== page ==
Tampa Hospitalists

Frequently Asked Questions

About Us

A hospitalist coordinates a patient’s care while he or she is in the hospital. Hospitalists are responsible for answering patient questions, coordinating care between specialists, and evaluating test results. While hospitalists, most of whom are trained in internal medicine, do not replace primary care physicians, they do help ensure the entire hospitalization process runs as smoothly as possible. Learn more about what hospitalists do.

Patient satisfaction continues to be an important and commonly used indicator for measuring the quality of health care in the hospital setting. A 2013 study published in the Journal of Hospital Medicine found that patients at hospitals where hospitalists exclusively oversaw care were more likely to be satisfied with their hospital experience, including their experience at discharge.1

While most hospitalists send a discharge summary to primary care physicians, we also use a variety of other tactics to ensure the discharge process goes smoothly and limit readmissions. We will get in touch with primary care doctors in cases where a patient gets a significant new diagnosis like cancer. We may also schedule a follow-up call with patients. We may call family members or caregivers after discharge, or send a copy of the discharge summary home, depending on the patient’s situation. In some hospital settings case managers or social workers are responsible for contacting patients after discharge. Learn more about our services.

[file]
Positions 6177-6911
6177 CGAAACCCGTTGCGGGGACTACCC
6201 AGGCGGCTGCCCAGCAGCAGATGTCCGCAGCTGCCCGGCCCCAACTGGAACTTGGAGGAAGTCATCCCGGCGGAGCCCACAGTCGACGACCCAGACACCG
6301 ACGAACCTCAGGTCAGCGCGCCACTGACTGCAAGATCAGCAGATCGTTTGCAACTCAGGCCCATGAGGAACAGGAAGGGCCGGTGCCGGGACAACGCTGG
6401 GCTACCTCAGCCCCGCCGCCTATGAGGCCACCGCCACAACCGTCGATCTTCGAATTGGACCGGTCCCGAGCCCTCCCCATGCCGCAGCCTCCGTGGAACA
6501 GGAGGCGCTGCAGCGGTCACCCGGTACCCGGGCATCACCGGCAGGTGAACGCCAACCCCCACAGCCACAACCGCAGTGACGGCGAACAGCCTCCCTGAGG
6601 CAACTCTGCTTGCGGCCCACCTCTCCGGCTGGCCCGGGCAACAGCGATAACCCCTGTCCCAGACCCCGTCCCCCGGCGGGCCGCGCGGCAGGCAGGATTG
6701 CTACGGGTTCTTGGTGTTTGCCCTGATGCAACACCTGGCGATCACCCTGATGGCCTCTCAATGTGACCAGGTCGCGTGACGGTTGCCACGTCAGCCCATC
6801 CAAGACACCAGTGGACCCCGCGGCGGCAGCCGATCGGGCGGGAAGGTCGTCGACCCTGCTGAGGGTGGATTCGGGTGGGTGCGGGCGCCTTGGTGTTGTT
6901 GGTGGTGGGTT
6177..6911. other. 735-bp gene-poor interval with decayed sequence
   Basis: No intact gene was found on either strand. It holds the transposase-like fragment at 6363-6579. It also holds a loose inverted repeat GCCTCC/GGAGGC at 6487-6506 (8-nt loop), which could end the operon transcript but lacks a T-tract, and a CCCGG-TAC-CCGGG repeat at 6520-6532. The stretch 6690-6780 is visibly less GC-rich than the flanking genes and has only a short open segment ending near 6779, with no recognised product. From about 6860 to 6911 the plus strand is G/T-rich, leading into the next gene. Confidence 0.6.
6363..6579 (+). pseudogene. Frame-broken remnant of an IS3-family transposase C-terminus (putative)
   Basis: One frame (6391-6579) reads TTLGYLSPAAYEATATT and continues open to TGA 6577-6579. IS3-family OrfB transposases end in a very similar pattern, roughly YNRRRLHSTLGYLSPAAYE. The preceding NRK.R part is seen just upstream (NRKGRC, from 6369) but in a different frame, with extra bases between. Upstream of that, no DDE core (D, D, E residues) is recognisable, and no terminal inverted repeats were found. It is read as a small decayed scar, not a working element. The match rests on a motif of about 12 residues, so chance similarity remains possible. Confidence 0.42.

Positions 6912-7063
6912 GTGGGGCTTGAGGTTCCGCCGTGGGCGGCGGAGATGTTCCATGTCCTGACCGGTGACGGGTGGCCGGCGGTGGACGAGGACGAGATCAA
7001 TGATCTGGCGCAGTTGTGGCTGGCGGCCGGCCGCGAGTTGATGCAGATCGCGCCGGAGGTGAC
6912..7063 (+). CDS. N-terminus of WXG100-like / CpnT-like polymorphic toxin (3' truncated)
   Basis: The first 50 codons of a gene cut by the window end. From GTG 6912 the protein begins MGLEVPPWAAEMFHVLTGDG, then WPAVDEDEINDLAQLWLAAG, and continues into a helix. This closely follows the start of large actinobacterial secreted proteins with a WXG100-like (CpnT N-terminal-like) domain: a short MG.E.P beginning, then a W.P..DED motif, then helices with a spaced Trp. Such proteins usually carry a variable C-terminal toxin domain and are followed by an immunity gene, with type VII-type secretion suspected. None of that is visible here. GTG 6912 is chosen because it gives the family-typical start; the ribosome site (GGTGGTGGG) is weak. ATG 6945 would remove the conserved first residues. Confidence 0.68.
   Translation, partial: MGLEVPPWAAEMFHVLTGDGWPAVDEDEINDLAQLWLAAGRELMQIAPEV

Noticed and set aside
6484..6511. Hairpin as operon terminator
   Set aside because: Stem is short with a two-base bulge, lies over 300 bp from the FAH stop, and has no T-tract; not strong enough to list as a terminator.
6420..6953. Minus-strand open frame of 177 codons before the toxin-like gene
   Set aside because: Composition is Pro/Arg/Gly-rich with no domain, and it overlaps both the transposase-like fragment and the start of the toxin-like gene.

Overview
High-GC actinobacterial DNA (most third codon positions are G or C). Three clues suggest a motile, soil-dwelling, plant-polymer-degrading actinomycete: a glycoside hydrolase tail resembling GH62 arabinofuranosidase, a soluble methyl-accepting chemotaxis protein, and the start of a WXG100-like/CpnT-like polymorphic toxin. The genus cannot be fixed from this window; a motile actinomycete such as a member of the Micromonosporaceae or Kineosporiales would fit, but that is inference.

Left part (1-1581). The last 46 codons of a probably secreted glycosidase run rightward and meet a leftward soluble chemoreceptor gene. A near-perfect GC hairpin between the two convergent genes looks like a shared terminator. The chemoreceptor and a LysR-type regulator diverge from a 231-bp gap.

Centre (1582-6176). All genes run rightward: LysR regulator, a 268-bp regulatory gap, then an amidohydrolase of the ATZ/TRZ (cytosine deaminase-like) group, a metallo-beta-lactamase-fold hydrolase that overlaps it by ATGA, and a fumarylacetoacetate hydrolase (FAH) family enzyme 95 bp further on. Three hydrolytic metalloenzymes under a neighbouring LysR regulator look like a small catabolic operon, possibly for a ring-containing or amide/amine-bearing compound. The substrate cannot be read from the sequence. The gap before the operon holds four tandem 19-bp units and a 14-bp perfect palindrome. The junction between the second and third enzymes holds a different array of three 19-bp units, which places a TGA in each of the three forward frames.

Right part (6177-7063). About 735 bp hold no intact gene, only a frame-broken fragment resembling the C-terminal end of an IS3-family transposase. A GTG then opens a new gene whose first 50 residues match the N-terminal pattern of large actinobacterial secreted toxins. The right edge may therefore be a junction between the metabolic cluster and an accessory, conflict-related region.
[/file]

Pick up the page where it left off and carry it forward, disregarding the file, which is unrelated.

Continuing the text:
For Patients

When paying for service, there are no set fees, and we accept most major insurance plans to ensure everyone receives the care they need.

For all patient-care issues, please call us at 813-497-4467, and ask to be connected to the Hospitalist On-Call. Note: Hospitalists do not rewrite prescriptions after you are discharged from the hospital. Patients should contact their primary care physicians for refills.


For all administrative issues, please contact us by phone at 813-497-4467 or email us at lynn@tbimhospitalists.com.

The best way to contact your hospitalist is through your nurse.

Yes, your primary care physician will be aware of your hospitalization as well as any changes to your condition. At the time of discharge, your hospitalist will relay important details of your follow-up care plan to your primary care doctor so that your transition from hospital to home, nursing or rehabilitation facility will be as smooth as possible.